Current exhibitions include 'The Tweeddales: Power, Politics and Portraits,' 'Imagining Power, The Visual Culture of the Jacobite Cause,' 'The Age of Improvement,' 'Scots in Italy, Artists and Adventurers,' Reformation to Revolution,' 'The Modern Portrait,' and Graham MacIndoe's 'Coming Clean.'
All the exhibitions are informative and enjoyable to browse, but I personally found that 'Coming Clean' was unlike any other exhibition I'd seen before. An exploration of MacIndoe's struggles through drug addiction and rehabilitation, it's interesting to see this style of contemporary work presented in a national gallery. Likewise, the 'Modern Portrait' exhibition is an interesting insight into modern Scots and public personas that are considered important in the modern day, including actors such as Tilda Swinton, politicians including Gordon Brown, sports people, musicians, and authors.
For all modern art fans, the National Gallery houses a wide and changing range of Scotland's contemporary and modern art. The collections are vast, housed in two large buildings: Modern One and Modern Two. Modern One sits in an impressive neoclassical building dating back to 1825, although it has only served as the National Gallery of Modern Art since 1984. The grounds surrounding the Gallery are just as striking, the lawn was landscaped to a design by Charles Jenks, and showcases 'Landscape Ueda,' a beautiful sculpture park. Modern Two is across the road, and was opened in 1999 as Modern One's sister gallery.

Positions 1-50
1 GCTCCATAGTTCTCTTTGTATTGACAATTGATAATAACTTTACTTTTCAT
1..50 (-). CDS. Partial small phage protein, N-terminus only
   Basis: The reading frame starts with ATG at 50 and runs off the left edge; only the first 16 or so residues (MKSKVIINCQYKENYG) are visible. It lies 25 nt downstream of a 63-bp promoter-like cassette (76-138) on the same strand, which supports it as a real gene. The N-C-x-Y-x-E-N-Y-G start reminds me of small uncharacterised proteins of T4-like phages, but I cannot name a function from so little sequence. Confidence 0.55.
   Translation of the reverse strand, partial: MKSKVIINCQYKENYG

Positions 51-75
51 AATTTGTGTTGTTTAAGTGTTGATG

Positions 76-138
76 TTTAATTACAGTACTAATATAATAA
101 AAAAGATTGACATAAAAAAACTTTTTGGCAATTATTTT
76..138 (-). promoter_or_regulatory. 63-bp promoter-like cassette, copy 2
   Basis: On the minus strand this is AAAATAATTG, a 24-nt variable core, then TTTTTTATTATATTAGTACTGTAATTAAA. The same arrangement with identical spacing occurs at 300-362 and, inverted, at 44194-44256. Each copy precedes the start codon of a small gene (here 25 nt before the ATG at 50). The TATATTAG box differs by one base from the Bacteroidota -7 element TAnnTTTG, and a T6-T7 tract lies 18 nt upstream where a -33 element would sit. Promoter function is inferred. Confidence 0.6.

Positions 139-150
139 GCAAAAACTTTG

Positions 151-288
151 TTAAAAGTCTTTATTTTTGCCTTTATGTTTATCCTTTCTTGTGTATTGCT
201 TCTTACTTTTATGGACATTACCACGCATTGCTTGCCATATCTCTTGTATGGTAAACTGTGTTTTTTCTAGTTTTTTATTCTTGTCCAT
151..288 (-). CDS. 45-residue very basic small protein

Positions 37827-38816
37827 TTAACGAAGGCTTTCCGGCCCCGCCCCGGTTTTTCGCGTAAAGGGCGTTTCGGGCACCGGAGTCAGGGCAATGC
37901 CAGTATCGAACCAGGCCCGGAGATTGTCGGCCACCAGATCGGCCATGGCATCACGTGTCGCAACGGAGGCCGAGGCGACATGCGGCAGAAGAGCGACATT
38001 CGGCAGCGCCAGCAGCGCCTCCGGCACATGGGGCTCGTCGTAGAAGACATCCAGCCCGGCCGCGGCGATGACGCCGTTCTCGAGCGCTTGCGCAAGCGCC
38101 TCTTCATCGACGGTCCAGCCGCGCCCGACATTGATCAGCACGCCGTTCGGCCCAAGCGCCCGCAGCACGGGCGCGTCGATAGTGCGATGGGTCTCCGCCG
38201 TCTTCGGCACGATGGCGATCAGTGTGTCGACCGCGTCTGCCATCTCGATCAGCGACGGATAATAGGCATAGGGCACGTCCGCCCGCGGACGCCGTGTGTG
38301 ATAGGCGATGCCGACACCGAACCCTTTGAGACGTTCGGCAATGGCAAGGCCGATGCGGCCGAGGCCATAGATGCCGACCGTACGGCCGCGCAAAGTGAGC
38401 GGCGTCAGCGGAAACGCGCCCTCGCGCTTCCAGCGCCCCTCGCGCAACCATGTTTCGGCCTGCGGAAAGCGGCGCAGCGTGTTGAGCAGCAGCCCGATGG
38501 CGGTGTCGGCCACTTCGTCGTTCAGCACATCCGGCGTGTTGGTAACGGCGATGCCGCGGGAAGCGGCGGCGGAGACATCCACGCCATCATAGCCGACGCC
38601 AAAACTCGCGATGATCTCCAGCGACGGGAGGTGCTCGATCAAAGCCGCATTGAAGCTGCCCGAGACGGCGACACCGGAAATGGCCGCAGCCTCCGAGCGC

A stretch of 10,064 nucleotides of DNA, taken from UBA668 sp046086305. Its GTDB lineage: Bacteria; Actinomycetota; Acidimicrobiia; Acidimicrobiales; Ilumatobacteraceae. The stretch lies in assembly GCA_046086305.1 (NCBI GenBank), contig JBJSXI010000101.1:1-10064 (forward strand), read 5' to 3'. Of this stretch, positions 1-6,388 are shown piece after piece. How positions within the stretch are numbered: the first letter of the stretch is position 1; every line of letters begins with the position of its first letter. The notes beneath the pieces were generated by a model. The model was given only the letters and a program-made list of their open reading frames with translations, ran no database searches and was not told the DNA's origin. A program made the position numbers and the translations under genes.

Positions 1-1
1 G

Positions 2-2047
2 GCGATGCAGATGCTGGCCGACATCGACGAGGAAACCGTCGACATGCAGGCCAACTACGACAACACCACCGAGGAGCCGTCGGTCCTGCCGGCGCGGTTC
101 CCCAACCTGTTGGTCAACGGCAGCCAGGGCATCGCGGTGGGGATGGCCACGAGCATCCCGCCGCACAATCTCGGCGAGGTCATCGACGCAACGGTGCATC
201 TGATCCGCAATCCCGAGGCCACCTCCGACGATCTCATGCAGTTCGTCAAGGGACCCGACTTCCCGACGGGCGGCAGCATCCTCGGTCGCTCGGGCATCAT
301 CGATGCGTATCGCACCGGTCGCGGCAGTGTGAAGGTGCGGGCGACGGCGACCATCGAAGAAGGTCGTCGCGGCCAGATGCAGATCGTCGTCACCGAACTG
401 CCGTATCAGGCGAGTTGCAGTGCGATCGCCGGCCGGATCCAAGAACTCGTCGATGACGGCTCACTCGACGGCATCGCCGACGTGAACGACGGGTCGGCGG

Both buildings house permanent and changing exhibitions, mostly with free admission, but with some charging entry. Joan Eardley's 'A Sense of Place' is currently ticketed at £9, and showcases paintings inspired by children in the Towhead area of Glasgow, and by Catterline, a small Scottish fishing village. Other free exhibitions include the likes of 'NOW,' a new programme of modern art exhibitions that will be held in Modern One over the three years to celebrate contemporary Scottish art. Currently showcasing Nathan Coley's iconic work 'The Lamp of Sacrifice, 286 Places of Worship, Edinburgh, 2004,' you can expect to see impressive miniature sculptures of spaces of worship in the capital.
Other exhibitions include 'Places Real and Imagined,' Surrealism and the Marvellous,' Figurative Art in Scotland and England 1918-1945,' 'Pop Art,' Cubism,' Expressive Art in the Twentieth Century,' 'Art at the Turn of the Century,' 'Paolozzi Studio,' and much more. Paolozzi Studio is an insightful look into the work of Sir Eduardo Paolozzi, born in Leith, Edinburgh, a world renowned sculpture artist. This exhibition is unique in that you find out more about the artist by exploring his studio, an informative and interactive experience.
The collections are extensive, and you can spend a full day browsing the galleries. Helpfully, there are also two cafes and two shops, a full day of fun. The Gallery is a little way out the direct city centre, but there is a shuttle bus that takes you from the Scottish National Gallery on The Mound to the Modern Art Gallery for free.